AMD might have the ultimate gaming penis extension with its six-monitor EyeFinity gaming tech, but Nvidia has now upped the ante by enabling stereoscopic 3D gaming across three monitors.
Unlike ATI's EyeFinity technology, however, 3D Vision Surround doesn't require DisplayPort connectors, and it's also supported by Nvidia's last-generation GPUs. As such, you can run it on anything from a GeForce GTX 260 to a GTX 480. The only snag is that it requires alternate frame rendering, and therefore an SLI configuration, which might turn out to be a bit expensive if you've already forked out for a Fermi card.
Then again, if you can afford three monitors, you can probably afford an extra graphics card.
As well as supporting standard dual-card SLI configurations, 3D Vision Surround also supports 3-way and Quad SLI, and support will shortly be coming for dual-GPU GeForce GTX 295 cards too.
In order to set up a 3D Vision Surround system, you'll either need three 3D Vision-ready projectors, or three 3D Vision-ready 120Hz displays, which will need to be identical. You can find the full list of compatible hardware here.
It's also worth bearing in mind that you only need three identical monitors to get the stereoscopic 3D effect. As an alternative, you can select 2D Surround gaming in the driver control panel and run games across three different monitors, as long as they have the same resolution, refresh rate and sync polarity.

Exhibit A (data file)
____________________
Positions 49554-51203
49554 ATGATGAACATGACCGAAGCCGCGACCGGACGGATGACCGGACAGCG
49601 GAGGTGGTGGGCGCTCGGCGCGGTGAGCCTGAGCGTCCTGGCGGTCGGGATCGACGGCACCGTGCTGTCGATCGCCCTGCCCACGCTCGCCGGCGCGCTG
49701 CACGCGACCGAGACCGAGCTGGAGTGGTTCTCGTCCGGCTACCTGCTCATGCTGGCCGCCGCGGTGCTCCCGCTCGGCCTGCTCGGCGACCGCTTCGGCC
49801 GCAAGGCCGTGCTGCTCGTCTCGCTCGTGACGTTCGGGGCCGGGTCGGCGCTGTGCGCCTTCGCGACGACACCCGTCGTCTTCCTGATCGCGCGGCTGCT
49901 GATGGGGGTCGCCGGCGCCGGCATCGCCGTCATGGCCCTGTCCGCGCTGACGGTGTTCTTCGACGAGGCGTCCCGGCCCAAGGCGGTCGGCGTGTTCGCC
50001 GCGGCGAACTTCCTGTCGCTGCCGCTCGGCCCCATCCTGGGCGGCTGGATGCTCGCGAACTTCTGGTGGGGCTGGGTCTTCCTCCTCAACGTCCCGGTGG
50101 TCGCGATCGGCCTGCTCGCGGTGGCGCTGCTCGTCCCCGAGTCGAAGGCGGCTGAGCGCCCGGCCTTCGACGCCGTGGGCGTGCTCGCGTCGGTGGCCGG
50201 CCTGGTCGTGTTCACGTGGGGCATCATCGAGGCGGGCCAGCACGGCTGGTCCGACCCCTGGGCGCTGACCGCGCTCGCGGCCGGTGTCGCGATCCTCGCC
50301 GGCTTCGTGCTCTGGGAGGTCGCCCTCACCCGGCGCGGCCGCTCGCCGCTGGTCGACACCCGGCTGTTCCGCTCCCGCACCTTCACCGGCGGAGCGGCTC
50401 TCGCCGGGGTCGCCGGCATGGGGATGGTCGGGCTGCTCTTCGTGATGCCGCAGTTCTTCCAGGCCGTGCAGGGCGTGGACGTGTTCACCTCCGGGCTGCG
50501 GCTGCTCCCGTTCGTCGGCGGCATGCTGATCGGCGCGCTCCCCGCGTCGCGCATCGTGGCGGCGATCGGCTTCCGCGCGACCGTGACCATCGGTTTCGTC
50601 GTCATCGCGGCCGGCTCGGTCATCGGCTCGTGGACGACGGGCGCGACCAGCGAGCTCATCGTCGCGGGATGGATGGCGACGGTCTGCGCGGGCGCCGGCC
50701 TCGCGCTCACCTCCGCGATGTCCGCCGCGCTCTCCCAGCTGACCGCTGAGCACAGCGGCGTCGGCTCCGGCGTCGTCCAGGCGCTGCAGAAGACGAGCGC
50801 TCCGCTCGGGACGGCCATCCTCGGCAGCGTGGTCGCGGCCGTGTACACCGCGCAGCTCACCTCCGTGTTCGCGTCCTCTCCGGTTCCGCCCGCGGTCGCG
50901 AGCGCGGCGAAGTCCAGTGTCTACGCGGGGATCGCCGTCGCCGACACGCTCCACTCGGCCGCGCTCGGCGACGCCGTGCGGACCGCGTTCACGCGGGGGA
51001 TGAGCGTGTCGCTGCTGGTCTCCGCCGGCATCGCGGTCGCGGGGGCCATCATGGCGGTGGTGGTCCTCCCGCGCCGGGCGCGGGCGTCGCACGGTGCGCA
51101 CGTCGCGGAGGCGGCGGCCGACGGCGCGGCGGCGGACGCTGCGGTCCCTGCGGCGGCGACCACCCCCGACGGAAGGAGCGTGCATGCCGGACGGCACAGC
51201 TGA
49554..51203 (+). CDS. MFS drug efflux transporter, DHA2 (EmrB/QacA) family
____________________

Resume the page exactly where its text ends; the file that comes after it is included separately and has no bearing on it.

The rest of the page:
As with EyeFinity, Nvidia's multi-monitor gaming system also features bezel compensation in the driver control panel, and it supports monitors in either portrait or landscape mode too.
A number of different resolutions and configurations can be set up, as well as various aspect ratios. For example, you can chain three 4:3 displays together with a resolution of 1,280 x 1,024 in landscape mode, resulting in an overall resolution of 3,840 x 1,024. Or, at the other end of the scale, you could link three 1,920 x 1,200 16:10 displays together with a combined resolution of 5,760 x 1,200.
If you're lucky enough to have several 120Hz LCD monitors or 3D Vision ready projectors, and have at least two Nvidia graphics cards and a 3D Vision glasses kit, then you can try the system out for yourself now.
You just need to download the latest 258.69 Nvidia Beta driver, and you should be good to go. However, Nvidia warns that the Beta driver doesn't currently work with all the theoretically supported configurations. For example, 3-way SLI is only supported on GTX 400-series cards, but the company says a future driver will enable 3-way SLI support on GTX 200-series chips.
Fellow tech site [H]ardOCP has already had a play with the technology, which looks like it's pretty impressive. However, it's worth noting that it may soon be possible to achieve a similar effect using ATI GPUs too. ATI board partner Sapphire has already demonstrated 3D gaming across three monitors using EyeFinity.